The author’s narrative soon begins to seem condescending and so does the tone of the narrator reading the book to her listeners. It is almost pompous in the assumption that she is correct and anyone who disagrees is, therefore, by her definition, a racist who believes in the caste system and their own superiority. Disagree and you are guilty. She does not believe that race divides us, but rather she seems to believe that it is the idea that one group is endowed with the right to reign superior over another and that, that idea of caste is immutable, that is the real problem. That would be fine if her message did not infer that the tables should be reversed, which kind of reinforces what she calls the caste system for a different group of people.
By searching for facts to prove her theory, she disregards the mountain of facts that disprove it. How can you ignore the election of Barack Obama with a straight face and accuse the country of suffering from this caste issue? She presents her view and counts on the reader to accept it as gospel. After all, even Oprah Winfrey recommends this book and declares it should be a classic used in the classroom. Is Oprah the credible authority on this when she is one of the richest females in the world? This book will not unite us, but will actually further the cause of the current protests and disruptions of society that have become commonplace. It is unforgiving and unrelenting in its accusations of systemic mistreatment, which if I do not believe exists, makes me automatically part of the privileged caste, according to Wilkerson.
In our society, we have a black caucus, a black TV network, safe spaces for people of color, and other examples special treatment for certain segments of society, so why is that not a symptom of the caste society that perpetuates it? Aren’t the tables being turned when a demand is made to only have a female, person of color as the Vice Presidential candidate of the Democrats? Does that mean the caste system allows for the interchange of positions, not the elimination of the system? Although America has rewarded this author with success and renown, she seems unhappy with the country. Throughout the first half of the book, she cites nothing positive about this country, nothing that indicates any progress toward overcoming this “supposed” caste system. She simply seems hell-bent on proving it exists and will bridge no opposition to her theory. I am judged by her to be a white supremacist by virtue of the fact that I lucked out with the color of my skin.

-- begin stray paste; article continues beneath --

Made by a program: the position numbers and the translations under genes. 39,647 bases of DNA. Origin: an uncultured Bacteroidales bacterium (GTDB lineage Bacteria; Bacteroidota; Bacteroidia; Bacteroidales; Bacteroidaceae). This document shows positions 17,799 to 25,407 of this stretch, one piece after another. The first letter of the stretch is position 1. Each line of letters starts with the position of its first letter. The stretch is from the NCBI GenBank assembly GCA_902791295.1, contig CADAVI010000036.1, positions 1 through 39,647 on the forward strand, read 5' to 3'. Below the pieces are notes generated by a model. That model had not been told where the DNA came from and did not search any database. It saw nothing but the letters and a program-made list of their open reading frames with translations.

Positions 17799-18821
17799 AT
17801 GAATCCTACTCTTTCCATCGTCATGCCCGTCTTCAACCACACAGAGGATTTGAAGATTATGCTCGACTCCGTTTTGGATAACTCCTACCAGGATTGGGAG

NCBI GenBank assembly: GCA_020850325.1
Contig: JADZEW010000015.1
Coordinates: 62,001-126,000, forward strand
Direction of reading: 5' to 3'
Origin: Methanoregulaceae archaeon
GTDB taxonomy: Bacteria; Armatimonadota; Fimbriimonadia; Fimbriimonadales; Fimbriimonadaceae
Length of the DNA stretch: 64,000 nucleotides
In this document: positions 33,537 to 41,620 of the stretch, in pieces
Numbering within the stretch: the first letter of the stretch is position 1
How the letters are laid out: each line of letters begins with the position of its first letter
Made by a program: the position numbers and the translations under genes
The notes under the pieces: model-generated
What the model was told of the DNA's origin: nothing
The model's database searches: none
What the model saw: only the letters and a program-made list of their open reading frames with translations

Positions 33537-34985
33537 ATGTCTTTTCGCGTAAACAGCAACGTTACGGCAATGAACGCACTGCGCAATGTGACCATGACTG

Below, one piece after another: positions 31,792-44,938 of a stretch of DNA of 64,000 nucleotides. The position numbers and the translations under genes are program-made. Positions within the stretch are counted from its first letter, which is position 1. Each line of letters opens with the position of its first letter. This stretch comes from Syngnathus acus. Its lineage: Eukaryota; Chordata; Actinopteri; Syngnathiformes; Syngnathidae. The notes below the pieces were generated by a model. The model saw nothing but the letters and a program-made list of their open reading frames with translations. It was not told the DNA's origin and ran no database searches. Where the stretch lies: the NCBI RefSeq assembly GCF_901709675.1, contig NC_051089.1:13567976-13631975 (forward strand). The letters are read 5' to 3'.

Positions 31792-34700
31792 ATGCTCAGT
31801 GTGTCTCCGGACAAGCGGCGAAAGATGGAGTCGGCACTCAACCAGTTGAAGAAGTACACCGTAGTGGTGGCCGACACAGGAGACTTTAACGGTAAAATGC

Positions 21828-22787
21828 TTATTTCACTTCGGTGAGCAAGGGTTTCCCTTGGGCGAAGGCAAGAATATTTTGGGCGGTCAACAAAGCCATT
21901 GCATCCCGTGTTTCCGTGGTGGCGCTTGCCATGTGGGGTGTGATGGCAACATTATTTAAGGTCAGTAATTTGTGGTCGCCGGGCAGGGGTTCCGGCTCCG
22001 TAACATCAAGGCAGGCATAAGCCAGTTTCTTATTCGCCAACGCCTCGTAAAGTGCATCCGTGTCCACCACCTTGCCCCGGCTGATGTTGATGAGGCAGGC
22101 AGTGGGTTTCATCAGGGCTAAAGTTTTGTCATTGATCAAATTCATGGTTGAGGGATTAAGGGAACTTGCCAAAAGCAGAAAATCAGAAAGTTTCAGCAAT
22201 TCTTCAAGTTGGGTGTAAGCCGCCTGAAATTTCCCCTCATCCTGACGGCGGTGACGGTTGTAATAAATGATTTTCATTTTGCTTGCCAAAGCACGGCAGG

I had serious doubts about my ability to complete the book. I soldiered on, because although she writes with a superior air of intellect, and seems unaware of any wrongdoing or negative behavior by her brethren, unless she believes it is justified by how they have been treated, I hoped to eventually see some sign of positive message rather than one that sought to justify or trade one supremacist group’s position for another’s. However, that never happened, in fact, it got worse as she once again trashed Trump at the end and made her true purpose of propaganda evident.
This author blames everything on Trump, using the popular talking points. Trump caused the violence we witness. Trump caused the pandemic. The Corona Virus is a disease sent round the world by China, a disease we were unprepared for because of previous administrations which left us unprepared. This author gives no credit to America for elevating Obama to the highest office, but rather says that the minorities elected him. She supports the removal of statues and the rewriting of history to wipe out the parts she doesn’t like. She supports Black Lives Matter although the effort has descended into chaos and bullying complete with violence and ancillary organizations corrupting their message. She doesn’t believe in ID’s for voting, although she cannot travel without one. She is against the electoral college and favors majority rule. According to Wilkerson, immigrants and people of color, the descendants of slaves, do not live as long as whites because white supremacy makes them sick. Using examples of education success, happiness ranking, and other ideas, without taking the size of population or demographics into consideration, she declares we are woefully lacking. If H1N1 had been as bad as the Corona Virus (and it was lucky for Obama that it wasn’t), millions, not thousands would have died. Honesty is not the strongest point of the book.
When she pointed to the fact that Einstein compared the racism in America to the Holocaust in Germany, she lost me completely. I absolutely disagree with that assessment and point to it as proof of her lack of credibility regarding the premise of this book. She alters and manipulates information without proper documentation. She wants a Truth and Reconciliation Commission to deal with the reality of the Caste System. Isn’t that just what the country needs, another investigation? Perhaps it is what she needs to assess her book appropriately and fairly.

 
  "" by Nancybee1974 (see profile) 09/17/20

 
  "" by [email protected] (see profile) 10/18/20

 
  "" by [email protected] (see profile) 12/01/20

Mind-expanding with its detailed history of the caste system in America. Heartbreaking to learn what I did not know so profoundly as documented here. A must read no matter what color your skin is or your family’s own personal history. This boom is for all who want to continue to learn and try to understand.

 
  "" by KRoby (see profile) 03/17/21

 
  "" by [email protected] (see profile) 03/23/21